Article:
_________

*And I'm writing this too quickly to figure out who else has said this.

21 comments:

HDHouse said...

Interesting question but after participating on this blog for a long time, I don't see it (this) as an exercise as so little that goes on here relates to the the law on any kind of scholarly level except for what Ann pushes out on occasion and I am hoping that the clerks are reading well intentioned blogs as a starter.

I read a lot of the law blogs just because and frankly I am amazed at the somewhat banal set of comments and discussions that either simmer or erupt. Much like here when Ann brings up something legal, the field is clouded with halftruth and downright false stuff and it doesn't help in figuring things out.

I hope that the clerks figure out which is which and if they do get caught up in the misinformation stream that they realize that whatever decisions they help form will be similarly greeted by a wealth of ignorance.

Chase said...

We now know that Supreme Court clerks - and therefore by extension Supreme Court Justices - read and consider blogs by law Profs (Congratulations, Professor Ann!)

My question - do the comments to the post also have an impact and consideration at the Supreme Court?


I do believe that this blog in particular actually has national ramifications. An example: the firing of General McChrystal. It was revealed that one of the influencing parts of discussion by the President and his advisors on which course of action to take regarding McChrystal was the strong stand made on blogs by conservative commenters for firing McCrystal for his allowing trashing of the President. According to the source talking about discussions, the President felt secure that he had the part of the country that mattered on this issue behind hs decision to fire McCrystal.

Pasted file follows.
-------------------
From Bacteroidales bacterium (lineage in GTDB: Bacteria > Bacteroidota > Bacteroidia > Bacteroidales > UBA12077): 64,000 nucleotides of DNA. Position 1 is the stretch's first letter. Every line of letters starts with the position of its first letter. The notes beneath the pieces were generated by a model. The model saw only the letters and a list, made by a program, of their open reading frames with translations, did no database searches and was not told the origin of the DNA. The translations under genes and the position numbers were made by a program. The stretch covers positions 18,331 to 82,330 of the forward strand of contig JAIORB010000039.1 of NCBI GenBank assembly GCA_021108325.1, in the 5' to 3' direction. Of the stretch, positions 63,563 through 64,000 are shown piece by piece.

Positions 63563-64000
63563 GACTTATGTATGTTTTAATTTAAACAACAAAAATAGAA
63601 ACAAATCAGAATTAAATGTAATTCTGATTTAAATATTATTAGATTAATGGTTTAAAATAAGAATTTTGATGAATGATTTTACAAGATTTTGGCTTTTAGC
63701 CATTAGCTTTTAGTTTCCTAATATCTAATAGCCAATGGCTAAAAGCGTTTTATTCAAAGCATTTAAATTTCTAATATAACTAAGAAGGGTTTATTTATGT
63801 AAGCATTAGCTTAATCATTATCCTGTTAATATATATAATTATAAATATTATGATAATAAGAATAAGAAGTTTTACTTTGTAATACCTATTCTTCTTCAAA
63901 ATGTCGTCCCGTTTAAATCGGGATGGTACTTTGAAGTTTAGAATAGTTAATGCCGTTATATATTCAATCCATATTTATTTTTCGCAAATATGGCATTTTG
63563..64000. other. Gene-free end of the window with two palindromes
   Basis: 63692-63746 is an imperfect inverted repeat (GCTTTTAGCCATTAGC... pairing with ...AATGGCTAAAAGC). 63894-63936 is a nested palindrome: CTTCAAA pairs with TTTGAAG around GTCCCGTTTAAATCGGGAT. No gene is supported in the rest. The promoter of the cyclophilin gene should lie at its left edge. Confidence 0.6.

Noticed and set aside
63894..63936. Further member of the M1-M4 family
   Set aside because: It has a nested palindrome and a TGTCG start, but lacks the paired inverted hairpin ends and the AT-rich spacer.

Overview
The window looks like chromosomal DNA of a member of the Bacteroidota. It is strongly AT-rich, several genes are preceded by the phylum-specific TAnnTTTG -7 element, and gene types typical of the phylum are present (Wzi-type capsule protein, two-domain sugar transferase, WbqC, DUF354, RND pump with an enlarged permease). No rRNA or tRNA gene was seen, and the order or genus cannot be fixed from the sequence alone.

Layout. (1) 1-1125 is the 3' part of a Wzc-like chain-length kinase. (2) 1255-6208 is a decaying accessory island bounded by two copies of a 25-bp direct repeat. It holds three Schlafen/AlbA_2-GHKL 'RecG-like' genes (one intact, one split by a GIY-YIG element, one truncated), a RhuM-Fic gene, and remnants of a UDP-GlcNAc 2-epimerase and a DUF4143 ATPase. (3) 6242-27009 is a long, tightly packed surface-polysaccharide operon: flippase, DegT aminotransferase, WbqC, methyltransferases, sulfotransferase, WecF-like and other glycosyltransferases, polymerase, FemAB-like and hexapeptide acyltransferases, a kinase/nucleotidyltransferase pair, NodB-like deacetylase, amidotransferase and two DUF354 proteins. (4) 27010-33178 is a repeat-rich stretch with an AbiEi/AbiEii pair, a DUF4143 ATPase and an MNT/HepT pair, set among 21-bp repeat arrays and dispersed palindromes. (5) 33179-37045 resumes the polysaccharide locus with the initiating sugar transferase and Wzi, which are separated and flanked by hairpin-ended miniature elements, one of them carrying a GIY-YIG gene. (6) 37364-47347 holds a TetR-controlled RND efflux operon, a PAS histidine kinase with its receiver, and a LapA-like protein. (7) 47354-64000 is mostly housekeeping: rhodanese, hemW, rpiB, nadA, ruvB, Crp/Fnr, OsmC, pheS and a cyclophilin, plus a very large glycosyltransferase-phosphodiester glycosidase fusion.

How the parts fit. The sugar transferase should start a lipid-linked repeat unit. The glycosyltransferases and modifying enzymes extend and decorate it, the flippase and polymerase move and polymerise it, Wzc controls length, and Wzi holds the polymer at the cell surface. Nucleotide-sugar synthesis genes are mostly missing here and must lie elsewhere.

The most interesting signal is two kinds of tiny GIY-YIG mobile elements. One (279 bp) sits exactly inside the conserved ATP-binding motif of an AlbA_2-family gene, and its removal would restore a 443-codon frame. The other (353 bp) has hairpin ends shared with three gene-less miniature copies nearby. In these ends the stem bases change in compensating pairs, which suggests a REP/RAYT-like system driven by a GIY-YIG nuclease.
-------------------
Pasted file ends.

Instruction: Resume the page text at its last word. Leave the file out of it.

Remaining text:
Interestingly, a check of Google Blogs at the time showed that the first major blog to pick-up and run with the story of McCrystal in the Rolling Stone was - you guessed it - "Althouse".

Lots of readers - and obviously a lot of important ones.

roesch-voltaire said...